↓ Skip to main content

Cochrane Database of Systematic Reviews

Position in the second stage of labour for women with epidural anaesthesia

Overview of attention for article published in Cochrane database of systematic reviews, February 2017
Altmetric Badge

About this Attention Score

  • In the top 5% of all research outputs scored by Altmetric
  • High Attention Score compared to outputs of the same age (92nd percentile)
  • Good Attention Score compared to outputs of the same age and source (73rd percentile)

Mentioned by

twitter
51 tweeters
facebook
2 Facebook pages

Citations

dimensions_citation
27 Dimensions

Readers on

mendeley
369 Mendeley
Title
Position in the second stage of labour for women with epidural anaesthesia
Published in
Cochrane database of systematic reviews, February 2017
DOI 10.1002/14651858.cd008070.pub3
Pubmed ID
Authors

Marion Kibuka, Jim G Thornton

Abstract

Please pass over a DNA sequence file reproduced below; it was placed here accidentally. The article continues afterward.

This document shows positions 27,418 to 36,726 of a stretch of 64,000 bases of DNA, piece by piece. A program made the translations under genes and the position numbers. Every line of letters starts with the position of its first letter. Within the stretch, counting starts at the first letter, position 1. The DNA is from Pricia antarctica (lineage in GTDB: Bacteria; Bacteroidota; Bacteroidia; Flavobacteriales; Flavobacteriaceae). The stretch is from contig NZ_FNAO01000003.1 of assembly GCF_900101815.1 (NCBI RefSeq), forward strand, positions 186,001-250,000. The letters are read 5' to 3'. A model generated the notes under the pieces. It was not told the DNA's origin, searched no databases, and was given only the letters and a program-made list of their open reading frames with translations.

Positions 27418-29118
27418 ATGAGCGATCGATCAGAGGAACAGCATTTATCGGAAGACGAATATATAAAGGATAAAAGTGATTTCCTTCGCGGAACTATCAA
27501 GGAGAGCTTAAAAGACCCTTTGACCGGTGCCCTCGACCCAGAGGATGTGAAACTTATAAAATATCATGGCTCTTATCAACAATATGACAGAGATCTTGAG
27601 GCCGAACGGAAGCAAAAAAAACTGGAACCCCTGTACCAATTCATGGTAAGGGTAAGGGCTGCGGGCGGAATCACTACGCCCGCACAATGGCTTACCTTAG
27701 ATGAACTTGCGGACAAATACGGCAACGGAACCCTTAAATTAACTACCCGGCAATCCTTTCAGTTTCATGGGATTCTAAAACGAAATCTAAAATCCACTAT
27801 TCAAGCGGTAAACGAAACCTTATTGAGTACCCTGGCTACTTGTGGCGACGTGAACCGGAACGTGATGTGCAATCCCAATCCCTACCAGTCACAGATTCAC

Epidural analgesia for pain relief in labour prolongs the second stage of labour and results in more instrumental deliveries. It has been suggested that a more upright position of the mother during all or part of the second stage may counteract these adverse effects. This is an update of a Cochrane review first published in 2013. To assess the effects of different birthing positions (upright and recumbent) during the second stage of labour, on important maternal and fetal outcomes for women with epidural analgesia. We searched Cochrane Pregnancy and Childbirth's Trials Register (19 September 2016) and reference lists of retrieved studies. All randomised or quasi-randomised trials including pregnant women (either primigravidae or multigravidae) in the second stage of induced or spontaneous labour receiving epidural analgesia of any kind. Cluster-RCTs would have been eligible for inclusion in this review but none were identified. Studies published in abstract form only were eligible for inclusion.We assumed the experimental type of intervention to be the maternal use of any upright position during the second stage of labour, compared with the control intervention of the use of any recumbent position. Two review authors independently assessed trials for inclusion, assessed risk of bias, and extracted data. Data were checked for accuracy. We contacted study authors to try to obtain missing data. Five randomised controlled trials, involving 879 women, comparing upright positions versus recumbent positions were included in this updated review. Four trials were conducted in the UK and one in France. Three of the five trials were funded by the hospital departments in which the trials were carried out. For the other three trials, funding sources were either unclear (one trial) or not reported (two trials). Each trial varied in levels of bias. We assessed all the trials as being at low or unclear risk of selection bias. None of the trials blinded women, staff or outcome assessors. One trial was poor quality, being at high risk of attrition and reporting bias. We assessed the evidence using the GRADE approach; the evidence for most outcomes was assessed as being very low quality, and evidence for one outcome was judged as moderate quality.Overall, we identified no clear difference between upright and recumbent positions on our primary outcomes of operative birth (caesarean or instrumental vaginal) (average risk ratio (RR) 0.97; 95% confidence interval (CI) 0.76 to 1.29; five trials, 874 women; I² = 54% moderate-quality evidence), or duration of the second stage of labour measured as the randomisation-to-birth interval (average mean difference -22.98 minutes; 95% CI -99.09 to 53.13; two trials, 322 women; I² = 92%; very low-quality evidence). Nor did we identify any clear differences in any other important maternal or fetal outcome, including trauma to the birth canal requiring suturing (average RR 0.95; 95% CI 0.66 to 1.37; two trials; 173 women; studies = two; I² = 74%; very low-quality evidence), abnormal fetal heart patterns requiring intervention (RR 1.69; 95% CI 0.32 to 8.84; one trial; 107 women; very low-quality evidence), low cord pH (RR 0.61; 95% CI 0.18 to 2.10; one trial; 66 infants; very low-quality evidence) or admission to neonatal intensive care unit (RR 0.54; 95% CI 0.02 to 12.73; one trial; 66 infants; very low-quality evidence). However, the CIs around each estimate were wide, and clinically important effects have not been ruled out. Outcomes were downgraded for study design, high heterogeneity and imprecision in effect estimates.There were no data reported on blood loss (greater than 500 mL), prolonged second stage or maternal experience and satisfaction with labour. Similarly, there were no analysable data on Apgar scores, and no data reported on the need for ventilation or for perinatal death. There are insufficient data to say anything conclusive about the effect of position for the second stage of labour for women with epidural analgesia. The GRADE quality assessment of the evidence in this review ranged between moderate to low quality, with downgrading decisions based on design limitations in the studies, inconsistency, and imprecision of effect estimates.Women with an epidural should be encouraged to use whatever position they find comfortable in the second stage of labour.More studies with larger sample sizes will need to be conducted in order for solid conclusions to be made about the effect of position on labour in women with an epidural. Two studies are ongoing and we will incorporate the results into this review at a future update.Future studies should have the protocol registered, so that sample size, primary outcome, analysis plan, etc. are all clearly prespecified. The time or randomisation should be recorded, since this is the only unbiased starting time point from which the effect of position on duration of labour can be estimated. Future studies might wish to include an arm in which women were allowed to choose the position in which they felt most comfortable. Future studies should ensure that both compared positions are acceptable to women, that women can remain in them for most of the late part of labour, and report the number of women who spend time in the allocated position and the amount of time they spend in this or other positions.